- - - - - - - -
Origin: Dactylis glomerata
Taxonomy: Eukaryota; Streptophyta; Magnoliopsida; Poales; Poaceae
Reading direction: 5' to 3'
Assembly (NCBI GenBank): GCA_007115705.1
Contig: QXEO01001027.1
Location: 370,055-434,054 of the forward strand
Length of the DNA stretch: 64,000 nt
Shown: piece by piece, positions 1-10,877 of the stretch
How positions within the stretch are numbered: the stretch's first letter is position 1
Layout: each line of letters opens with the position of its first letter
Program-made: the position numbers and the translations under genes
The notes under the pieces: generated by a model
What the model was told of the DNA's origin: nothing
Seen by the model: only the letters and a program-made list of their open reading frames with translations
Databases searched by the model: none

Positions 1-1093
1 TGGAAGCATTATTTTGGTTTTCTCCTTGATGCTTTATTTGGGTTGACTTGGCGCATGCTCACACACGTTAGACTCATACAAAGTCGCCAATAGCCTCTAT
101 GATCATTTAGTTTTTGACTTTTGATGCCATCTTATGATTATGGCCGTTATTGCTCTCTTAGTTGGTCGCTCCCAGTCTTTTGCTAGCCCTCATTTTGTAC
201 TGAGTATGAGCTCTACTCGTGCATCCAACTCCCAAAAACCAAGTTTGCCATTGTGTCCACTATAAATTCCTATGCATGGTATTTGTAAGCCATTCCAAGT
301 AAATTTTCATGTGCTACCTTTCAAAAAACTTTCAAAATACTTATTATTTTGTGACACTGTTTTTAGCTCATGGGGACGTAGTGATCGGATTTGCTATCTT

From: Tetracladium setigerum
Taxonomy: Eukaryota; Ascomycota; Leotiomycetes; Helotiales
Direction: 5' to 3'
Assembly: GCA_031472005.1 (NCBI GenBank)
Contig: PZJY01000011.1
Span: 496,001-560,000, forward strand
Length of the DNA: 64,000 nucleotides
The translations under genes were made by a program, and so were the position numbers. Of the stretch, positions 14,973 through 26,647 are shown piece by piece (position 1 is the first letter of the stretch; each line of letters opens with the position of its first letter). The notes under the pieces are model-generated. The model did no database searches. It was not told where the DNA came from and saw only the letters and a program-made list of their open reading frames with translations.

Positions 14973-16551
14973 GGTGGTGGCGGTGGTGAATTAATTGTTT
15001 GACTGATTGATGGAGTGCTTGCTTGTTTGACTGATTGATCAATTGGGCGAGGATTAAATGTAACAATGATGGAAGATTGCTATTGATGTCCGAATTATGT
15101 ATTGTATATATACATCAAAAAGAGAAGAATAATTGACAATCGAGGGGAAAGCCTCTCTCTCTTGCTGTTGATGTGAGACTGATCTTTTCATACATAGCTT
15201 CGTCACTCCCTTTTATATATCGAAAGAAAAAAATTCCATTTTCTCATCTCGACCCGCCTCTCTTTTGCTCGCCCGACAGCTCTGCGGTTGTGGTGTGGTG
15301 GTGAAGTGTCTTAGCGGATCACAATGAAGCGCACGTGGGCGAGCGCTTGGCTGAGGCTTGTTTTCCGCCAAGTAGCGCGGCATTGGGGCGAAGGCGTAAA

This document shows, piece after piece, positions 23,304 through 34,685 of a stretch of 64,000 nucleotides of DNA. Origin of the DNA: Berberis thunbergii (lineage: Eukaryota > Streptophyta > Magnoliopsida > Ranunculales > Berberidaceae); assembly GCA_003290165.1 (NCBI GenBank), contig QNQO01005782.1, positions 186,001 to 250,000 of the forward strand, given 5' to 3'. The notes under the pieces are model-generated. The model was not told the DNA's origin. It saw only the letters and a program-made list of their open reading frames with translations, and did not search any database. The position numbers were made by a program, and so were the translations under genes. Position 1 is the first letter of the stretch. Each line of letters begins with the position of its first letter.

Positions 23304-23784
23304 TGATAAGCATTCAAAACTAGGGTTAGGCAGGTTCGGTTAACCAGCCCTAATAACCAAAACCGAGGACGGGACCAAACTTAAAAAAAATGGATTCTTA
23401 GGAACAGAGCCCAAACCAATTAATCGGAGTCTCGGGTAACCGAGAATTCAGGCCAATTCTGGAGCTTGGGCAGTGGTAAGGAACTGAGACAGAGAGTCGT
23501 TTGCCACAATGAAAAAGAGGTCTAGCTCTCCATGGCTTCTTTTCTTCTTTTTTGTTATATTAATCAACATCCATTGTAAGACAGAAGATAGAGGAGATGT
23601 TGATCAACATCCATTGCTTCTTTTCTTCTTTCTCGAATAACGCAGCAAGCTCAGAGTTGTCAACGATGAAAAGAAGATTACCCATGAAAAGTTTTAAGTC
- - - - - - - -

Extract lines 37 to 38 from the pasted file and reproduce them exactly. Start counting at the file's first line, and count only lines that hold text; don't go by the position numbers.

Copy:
23304 TGATAAGCATTCAAAACTAGGGTTAGGCAGGTTCGGTTAACCAGCCCTAATAACCAAAACCGAGGACGGGACCAAACTTAAAAAAAATGGATTCTTA
23401 GGAACAGAGCCCAAACCAATTAATCGGAGTCTCGGGTAACCGAGAATTCAGGCCAATTCTGGAGCTTGGGCAGTGGTAAGGAACTGAGACAGAGAGTCGT